My name’s Chris. I’m married to a lovely lady and have an awesome daughter. I am a survivor of childhood cancer. In April ’09, I stopped working due to medical illness. Short version: I was diagnosed with cancer at age 7, and have since had radiation, chemotherapy and spinal surgeries. Although I am now cancer free, I am dealing with daily health complications and what feels like an older-than-should-be body. I began this blog initially to express the anger, sadness, and frustration I felt growing up as a “patient”, but never spoke about. For the dirty details, click below:
7-9 years old: After a series of unsuccessful diagnoses and treatments, I am diagnosed with cancer. Though technically brain cancer, the tumor is located on my spinal cord. Major surgery #1. Doctors remove 90% of the tumor from my spine. The remaining ten percent of the tumor is treated with general radiation of the torso area as well as weekly rounds of chemotherapy. I must relearn to walk. I begin supplementing my food intake by using a feeding tube.
10-13 years old: My back slowly, but surely, becomes more and more curved (kyphosis). The combination of radiation and chemo does enough nerve and muscle damage as to weaken the support of my spine. Gravity essentially pulls my spine down over time.
13 years old: Major surgery #2. Doctors perform a spinal fusion in an attempt to straighten my back. The surgery involves strapping titanium rods to my spine. On a positive note: the surgeons confirm that I am officially in remission. No signs of cancer.
14 years old: About a year after the spinal fusion , it is found that the titanium rods have become infected. Major surgery #3. The rods and all other metal hardware is removed from my body. Since the rods were not in long enough, some vertebrae do not fuse. This causes another gradual curvature. Kyphosis, all over again.
21 years old: After a few years without any major issues, I begin to notice a slight decrease in appetite followed by more and more instances of nausea and vomiting. I lose weight slowly.
22-26: Weight continues to decline. It becomes difficult to consume enough calories to maintain my weight and not throw up. I try a combination of medications meant to stimulate digestion to no effect. I try anti-nausea meds but they only end up making me sleep. After continued weight loss and increased nausea and vomiting, I am diagnosed with gastroparesis, which is a fancy way of saying “your stomach is kind of paralyzed”. I finally find some nausea relief in cannabis.
27 years old: I notice cannabis really has a positive effect on my stomach. It reduces or eliminates nausea and usually stimulates appetite. Unfortunately, however, it does nothing to speed up my digestion. With a consistent supply of the herb, I am able to maintain weight. Unfortunately, I am not able to gain weight and remain 40 pounds underweight.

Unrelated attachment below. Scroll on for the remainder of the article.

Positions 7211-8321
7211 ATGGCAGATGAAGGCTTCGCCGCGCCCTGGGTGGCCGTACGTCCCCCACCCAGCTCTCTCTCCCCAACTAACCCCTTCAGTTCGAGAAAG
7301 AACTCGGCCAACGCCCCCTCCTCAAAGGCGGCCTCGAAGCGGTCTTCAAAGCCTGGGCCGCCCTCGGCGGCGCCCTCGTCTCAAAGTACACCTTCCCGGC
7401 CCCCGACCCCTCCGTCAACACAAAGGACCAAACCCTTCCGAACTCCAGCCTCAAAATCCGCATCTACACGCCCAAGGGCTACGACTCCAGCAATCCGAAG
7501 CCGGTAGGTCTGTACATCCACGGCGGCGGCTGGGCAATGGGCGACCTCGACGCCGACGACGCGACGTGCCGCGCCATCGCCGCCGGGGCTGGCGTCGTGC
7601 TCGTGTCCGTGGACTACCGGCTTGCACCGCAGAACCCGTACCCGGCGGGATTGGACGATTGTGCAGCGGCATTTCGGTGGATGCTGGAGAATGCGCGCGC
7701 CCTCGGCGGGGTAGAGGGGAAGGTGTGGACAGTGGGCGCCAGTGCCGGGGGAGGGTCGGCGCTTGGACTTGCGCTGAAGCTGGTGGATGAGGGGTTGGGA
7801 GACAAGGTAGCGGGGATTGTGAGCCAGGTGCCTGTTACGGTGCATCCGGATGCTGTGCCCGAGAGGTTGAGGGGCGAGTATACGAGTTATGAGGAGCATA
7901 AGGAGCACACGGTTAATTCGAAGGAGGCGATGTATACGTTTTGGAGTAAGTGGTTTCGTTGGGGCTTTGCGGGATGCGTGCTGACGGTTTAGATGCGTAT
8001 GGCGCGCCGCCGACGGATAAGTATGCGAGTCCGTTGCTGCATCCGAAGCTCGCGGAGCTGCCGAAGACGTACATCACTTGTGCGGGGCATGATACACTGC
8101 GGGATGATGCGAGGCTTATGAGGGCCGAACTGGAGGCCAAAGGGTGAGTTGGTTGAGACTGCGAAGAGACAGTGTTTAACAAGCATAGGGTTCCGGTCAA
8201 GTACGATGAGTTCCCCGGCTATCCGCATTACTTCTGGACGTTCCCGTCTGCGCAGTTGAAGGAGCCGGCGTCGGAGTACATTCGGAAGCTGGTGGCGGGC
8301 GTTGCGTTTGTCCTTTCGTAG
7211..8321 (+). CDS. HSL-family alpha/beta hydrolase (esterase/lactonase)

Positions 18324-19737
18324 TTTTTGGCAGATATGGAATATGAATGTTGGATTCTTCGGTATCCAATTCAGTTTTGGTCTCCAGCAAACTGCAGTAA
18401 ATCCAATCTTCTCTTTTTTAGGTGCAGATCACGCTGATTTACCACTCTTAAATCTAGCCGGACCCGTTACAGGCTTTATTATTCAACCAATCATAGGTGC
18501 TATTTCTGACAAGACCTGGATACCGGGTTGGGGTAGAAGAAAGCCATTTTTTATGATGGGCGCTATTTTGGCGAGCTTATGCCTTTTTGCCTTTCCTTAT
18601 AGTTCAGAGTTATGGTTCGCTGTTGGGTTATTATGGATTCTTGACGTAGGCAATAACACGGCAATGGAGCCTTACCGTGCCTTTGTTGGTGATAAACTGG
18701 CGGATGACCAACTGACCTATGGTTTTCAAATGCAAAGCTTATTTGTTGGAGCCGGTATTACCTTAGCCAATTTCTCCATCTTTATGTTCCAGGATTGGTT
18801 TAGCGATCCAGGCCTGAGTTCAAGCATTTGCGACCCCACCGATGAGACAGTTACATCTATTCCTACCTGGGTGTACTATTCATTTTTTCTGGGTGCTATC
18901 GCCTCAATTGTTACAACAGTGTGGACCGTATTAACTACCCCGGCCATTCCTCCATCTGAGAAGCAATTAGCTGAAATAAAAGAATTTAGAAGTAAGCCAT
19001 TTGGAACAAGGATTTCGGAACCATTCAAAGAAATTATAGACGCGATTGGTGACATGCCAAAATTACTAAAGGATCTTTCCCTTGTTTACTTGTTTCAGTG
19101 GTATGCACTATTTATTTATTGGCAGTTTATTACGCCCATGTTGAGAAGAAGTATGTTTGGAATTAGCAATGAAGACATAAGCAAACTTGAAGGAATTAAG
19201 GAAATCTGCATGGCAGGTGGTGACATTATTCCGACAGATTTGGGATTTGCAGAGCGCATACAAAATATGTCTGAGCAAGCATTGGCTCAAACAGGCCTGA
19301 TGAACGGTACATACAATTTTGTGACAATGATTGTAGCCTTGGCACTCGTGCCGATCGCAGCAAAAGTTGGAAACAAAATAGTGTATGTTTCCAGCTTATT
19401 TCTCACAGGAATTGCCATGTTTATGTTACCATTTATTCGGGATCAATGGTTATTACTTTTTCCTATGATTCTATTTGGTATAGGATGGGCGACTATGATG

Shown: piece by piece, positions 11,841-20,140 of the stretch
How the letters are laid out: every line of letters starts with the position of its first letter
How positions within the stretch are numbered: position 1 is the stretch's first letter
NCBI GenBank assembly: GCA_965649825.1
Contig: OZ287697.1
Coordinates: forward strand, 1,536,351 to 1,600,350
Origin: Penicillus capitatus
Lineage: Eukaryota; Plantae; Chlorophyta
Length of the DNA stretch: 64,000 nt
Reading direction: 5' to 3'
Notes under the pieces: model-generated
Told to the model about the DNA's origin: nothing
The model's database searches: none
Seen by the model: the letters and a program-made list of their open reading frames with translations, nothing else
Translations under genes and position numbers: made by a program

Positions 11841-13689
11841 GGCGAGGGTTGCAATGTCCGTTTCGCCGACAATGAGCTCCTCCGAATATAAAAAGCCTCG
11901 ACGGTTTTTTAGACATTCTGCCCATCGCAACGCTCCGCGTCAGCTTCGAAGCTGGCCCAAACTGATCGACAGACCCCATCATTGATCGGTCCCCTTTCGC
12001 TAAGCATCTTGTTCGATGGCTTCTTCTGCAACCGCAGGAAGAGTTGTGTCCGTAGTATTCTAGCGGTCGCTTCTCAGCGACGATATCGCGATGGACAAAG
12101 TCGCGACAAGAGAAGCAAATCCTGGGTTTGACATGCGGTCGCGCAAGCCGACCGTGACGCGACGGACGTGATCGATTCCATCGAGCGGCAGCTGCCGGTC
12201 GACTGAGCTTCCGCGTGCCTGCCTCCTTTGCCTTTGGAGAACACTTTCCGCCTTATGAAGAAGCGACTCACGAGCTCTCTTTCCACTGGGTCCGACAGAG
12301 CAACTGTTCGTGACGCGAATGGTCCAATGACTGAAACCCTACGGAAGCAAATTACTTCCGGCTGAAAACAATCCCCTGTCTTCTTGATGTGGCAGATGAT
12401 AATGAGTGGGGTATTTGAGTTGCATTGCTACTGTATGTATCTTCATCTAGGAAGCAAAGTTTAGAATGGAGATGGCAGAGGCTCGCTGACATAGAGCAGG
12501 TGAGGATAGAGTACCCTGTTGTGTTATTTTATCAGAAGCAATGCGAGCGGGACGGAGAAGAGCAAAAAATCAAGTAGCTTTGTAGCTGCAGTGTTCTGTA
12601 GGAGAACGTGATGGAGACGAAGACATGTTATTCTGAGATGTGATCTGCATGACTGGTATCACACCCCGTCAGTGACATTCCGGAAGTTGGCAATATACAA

29 years old: I decide to take a leave of absence from work to focus on health. I notice a very pronounced increase in my upper back pain. The main difference is that the pain is CONSTANT and more severe than it has been in the past. This pain is what brings me to this site. This constant pain is the final straw. This made me unable to deny and unable to be proud enough to ignore my situation. New diagnosis: Osteoporosis. And that’s where I am so far.
By the way, the leading theory for why I have all these silly diagnoses is that back when I got radiation and chemotherapy (1987-1988), those 2 therapies destroyed a lot of tissue. Sure, they knocked out the cancer, but also many, many other healthy cells that simply stood in the way.
I found your site through your sisters post on csn. I do am a cancer survivor and have a blog I started a couple years ago! I know what it is like to have a body that feels MUCH older then it should! If you get a chance check it out! http://www.ialwayswantedtoshavemyhead.blogspot.com/
Thank you for the comment – I’ll definitely be checking out your blog. Be well!
My sister was diagnosed with a grade III oligodendroglioma back in 1993. She was only four months old. For the next two years she had a VP shunt placement, three tumor resections, 10 surgeries, and 5200 centigrays of radition. Contrary to what many doctors thought, she ended up surviving her cancer and has been tumor-free for over 10 years.
I created a blog to help many other brain tumor patients get through it. Visit it here: http://getthroughittogether.weebly.com/
Tumor-free for 10 years, how awesome! Your blog is both incredibly loving and procactive – a great combo. Keep it up! Best wishes to you, your tough sis, and family. And thanks for visiting.
Cancer does suck and so does medical problems in general. But you are wonderful, I pray that you will have healing, comfort and in general peace and hope. You are aweseome
Thank you so much for the kind words, and for reading. Peace to you and yours. Take care.